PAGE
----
Meditation in a crisis – self-isolation advice from Norwich Buddhist Centre

Meditation practice can be beneficial for our mental health during times of crisis Picture

Meditation practice can be beneficial for our mental health during times of crisis Picture: Getty Images/iStockphoto - Credit: Archant

There are times in life when it becomes abundantly clear to us: we are not as in control as we thought we were. Vajragupta from Norwich Buddhist Centre has some advice on how meditation can help during the coronavirus crisis.

Vajragupta is chair of the Norwich Buddhist Centre Pictures: Vajragupta

Vajragupta is chair of the Norwich Buddhist Centre Pictures: Vajragupta - Credit: Archant

It seems inherent in human nature: the desire to exert influence on others and our surroundings, whether that is through speech, action or technology. But every once in a while, we are reminded in no uncertain terms: we have no real control.

This is one of those times. We cannot control our biology, we cannot control the spread of a virus, we cannot control nature. And while we cannot ultimately control these things, it is within our control to manage our response to them.

Vajragupta is chair of Norwich Buddhist Centre and was ordained into the Triratna Buddhist Order 23 years ago. She explains how practicing meditation offers techniques for managing our reaction to overwhelming situations, which has benefits for our mental health as well as our relationships with others.

“Meditation and mindfulness can ground us and help us to be more aware of ourselves in relation to other people, while helping with anxiety, depression and isolation,” Vajragupta says. “Now is the perfect opportunity to learn to meditate if you have never tried it before.”

As self-isolation measures become increasingly more severe, we are all limited in terms of what activities we can engage in, which will lead to boredom and frustration for many. While this could deepen negative patterns of thought and behaviour, Vajragupta says that making time for meditation can transform our mindset, turning self-isolation into a productive opportunity conducive to wellness.


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“We need to be able to turn towards our boredom. That is very important. Meditation teaches us how to be able to spend time on our own and to sit quietly without our usual distractions, habits and preoccupations, which is very good for helping us to be present.”

Vajragupta has some tips for those unfamiliar with meditation practice.

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“People have an idea about meditators sitting cross-legged on a cushion – that isn’t necessary. You can meditate in a chair, for example, but the most important thing is to have an open, receptive posture: no crossed legs or folded arms.

“Close your eyes and let go of a few outbreaths to help you relax. Then bring attention to the sensations in the body. If you are anxious you will notice your heart fluttering. If you’re hungry, you might notice an empty feeling in your belly. What we are looking for is direct experience, which takes us away from the thoughts that might bother us, even though they still arise.”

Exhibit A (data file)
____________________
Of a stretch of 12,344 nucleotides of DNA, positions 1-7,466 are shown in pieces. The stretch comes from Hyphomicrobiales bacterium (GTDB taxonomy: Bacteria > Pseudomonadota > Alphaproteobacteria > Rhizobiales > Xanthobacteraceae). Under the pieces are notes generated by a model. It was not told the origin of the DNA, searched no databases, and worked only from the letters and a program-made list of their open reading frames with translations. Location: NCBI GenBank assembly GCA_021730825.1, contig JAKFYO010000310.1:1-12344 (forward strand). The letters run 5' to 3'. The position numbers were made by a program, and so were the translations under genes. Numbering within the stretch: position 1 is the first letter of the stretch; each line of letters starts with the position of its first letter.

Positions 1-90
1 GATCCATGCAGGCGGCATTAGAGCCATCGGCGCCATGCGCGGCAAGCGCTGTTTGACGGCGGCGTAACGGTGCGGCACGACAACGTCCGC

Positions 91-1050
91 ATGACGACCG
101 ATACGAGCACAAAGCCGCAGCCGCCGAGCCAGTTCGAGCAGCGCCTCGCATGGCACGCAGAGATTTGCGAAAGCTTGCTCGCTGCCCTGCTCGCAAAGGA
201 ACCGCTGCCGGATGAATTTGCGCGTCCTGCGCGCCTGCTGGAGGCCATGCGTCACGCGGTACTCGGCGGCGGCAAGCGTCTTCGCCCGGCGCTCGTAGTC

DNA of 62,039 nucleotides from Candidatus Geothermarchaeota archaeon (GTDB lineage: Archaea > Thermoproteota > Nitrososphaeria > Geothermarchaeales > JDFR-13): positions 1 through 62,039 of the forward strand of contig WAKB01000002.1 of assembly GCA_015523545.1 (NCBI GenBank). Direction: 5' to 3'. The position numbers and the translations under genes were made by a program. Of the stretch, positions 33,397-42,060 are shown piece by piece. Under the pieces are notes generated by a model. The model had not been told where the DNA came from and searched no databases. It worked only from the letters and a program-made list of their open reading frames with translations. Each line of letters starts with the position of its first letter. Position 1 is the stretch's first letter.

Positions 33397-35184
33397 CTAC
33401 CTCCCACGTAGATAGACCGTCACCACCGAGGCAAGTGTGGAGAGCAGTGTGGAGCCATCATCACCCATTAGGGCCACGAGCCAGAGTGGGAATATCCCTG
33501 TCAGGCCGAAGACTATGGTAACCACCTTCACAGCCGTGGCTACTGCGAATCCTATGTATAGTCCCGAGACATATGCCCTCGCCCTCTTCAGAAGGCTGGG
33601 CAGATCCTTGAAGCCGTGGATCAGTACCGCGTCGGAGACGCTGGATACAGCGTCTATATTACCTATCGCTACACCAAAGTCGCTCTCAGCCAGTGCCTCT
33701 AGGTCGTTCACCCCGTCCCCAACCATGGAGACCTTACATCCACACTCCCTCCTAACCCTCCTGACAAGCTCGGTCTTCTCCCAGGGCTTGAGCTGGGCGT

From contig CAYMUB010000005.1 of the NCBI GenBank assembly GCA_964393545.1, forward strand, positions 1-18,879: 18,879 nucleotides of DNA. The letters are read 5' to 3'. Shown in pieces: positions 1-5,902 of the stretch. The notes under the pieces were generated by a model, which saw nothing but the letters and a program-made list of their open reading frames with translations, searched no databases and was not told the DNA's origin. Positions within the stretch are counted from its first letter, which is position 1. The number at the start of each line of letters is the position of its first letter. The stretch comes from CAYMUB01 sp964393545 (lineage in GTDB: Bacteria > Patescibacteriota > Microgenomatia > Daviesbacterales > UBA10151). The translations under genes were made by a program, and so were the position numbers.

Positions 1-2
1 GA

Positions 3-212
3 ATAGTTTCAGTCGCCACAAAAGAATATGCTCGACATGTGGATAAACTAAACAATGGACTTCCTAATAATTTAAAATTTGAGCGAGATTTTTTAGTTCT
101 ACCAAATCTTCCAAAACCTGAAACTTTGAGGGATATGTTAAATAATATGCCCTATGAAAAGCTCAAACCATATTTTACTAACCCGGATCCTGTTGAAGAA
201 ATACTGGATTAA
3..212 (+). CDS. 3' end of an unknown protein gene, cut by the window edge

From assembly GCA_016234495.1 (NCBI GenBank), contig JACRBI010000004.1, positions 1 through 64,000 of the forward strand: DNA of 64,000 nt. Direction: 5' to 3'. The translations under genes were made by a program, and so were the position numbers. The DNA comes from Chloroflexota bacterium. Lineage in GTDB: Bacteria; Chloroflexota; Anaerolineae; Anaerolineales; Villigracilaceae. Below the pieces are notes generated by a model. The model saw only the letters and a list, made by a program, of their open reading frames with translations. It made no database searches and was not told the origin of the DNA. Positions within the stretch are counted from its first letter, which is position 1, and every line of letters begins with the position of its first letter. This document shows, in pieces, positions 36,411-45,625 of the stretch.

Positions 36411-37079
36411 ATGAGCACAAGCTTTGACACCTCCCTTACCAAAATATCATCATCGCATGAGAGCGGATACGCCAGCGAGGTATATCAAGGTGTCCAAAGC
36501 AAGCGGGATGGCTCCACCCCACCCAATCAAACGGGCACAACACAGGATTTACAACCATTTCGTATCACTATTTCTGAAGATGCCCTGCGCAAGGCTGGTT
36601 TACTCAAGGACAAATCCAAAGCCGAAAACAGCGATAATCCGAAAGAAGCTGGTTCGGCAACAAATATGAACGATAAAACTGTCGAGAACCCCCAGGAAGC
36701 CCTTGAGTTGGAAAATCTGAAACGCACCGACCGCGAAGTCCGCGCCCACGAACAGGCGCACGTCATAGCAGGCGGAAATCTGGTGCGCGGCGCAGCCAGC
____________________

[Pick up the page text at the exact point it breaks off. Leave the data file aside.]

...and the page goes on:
In light of the coronavirus pandemic, we might get trapped in recursive patterns of negative thoughts as we go about our day, catastrophising about what might happen to us and our loved ones.

“When we experience anxiety, we are anticipating something that hasn’t happened, and in meditation we can see the fruitlessness of that,” Vajragupta adds. “These anxieties might involve not being able to get food, being on your own, dying alone. Meditation can give us some perspective on this.

“We think that we can control our lives. And in a crisis, we find that we cannot control our lives half as much as we think. So even something like running out of toilet paper, for example, can create panic and make us very self-absorbed.

“Practicing meditations like loving-kindness, where we wish others well and pray that they are free from suffering, takes us away from our own self-absorption. When we bring to mind that everybody is in the same position, we can start thinking more creatively about what we can do when we can’t get hold of toilet paper.

“If we can relax into meditation, we realise we are a tiny part of something much bigger. The reality is that there is a lot of neighbourhood goodwill and that if people ask for help there is plenty available. We have a list of Buddhist volunteers that are waiting to help anyone in need.”

While Norwich Buddhist Centre is closed to the public due to the coronavirus, Vajragupta explains they are transferring operations online and continue to support the community.

“We are uploading daily videos of approximately 10 minutes offering people advice and guidance and are continuing to transfer as much of our programme onto our website as possible.

“If anybody would like a helpful book on meditation, ring Norwich Buddhist Centre to order one and we will send it to you.”

For more information, please visit Norwich Buddhist Centre’s Facebook page.

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